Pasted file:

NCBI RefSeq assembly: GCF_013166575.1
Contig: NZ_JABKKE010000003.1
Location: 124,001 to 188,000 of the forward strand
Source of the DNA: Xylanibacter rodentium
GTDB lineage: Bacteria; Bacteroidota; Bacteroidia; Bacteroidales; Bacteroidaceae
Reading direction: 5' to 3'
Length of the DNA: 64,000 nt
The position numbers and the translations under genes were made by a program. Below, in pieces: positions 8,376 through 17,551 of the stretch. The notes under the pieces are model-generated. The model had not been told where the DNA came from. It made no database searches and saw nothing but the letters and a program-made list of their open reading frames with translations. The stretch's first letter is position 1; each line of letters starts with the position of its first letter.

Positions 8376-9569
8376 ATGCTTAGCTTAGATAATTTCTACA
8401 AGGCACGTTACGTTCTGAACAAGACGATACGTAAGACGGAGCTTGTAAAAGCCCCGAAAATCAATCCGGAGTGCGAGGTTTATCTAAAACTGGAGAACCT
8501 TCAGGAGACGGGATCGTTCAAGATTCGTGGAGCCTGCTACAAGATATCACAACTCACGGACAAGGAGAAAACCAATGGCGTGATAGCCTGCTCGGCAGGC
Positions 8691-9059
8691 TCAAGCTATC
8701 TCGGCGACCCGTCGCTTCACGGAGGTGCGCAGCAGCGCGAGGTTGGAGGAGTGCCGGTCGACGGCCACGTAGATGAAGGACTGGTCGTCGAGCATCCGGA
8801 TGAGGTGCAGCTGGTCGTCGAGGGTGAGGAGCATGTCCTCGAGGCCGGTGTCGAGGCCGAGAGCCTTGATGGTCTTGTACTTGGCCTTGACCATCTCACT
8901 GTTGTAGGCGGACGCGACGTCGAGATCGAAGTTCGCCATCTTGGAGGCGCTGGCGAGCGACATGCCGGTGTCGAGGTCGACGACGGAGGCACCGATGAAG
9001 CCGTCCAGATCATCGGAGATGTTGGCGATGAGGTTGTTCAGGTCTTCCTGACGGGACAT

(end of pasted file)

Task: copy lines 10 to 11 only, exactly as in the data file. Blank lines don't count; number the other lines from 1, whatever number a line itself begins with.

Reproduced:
8376 ATGCTTAGCTTAGATAATTTCTACA
8401 AGGCACGTTACGTTCTGAACAAGACGATACGTAAGACGGAGCTTGTAAAAGCCCCGAAAATCAATCCGGAGTGCGAGGTTTATCTAAAACTGGAGAACCT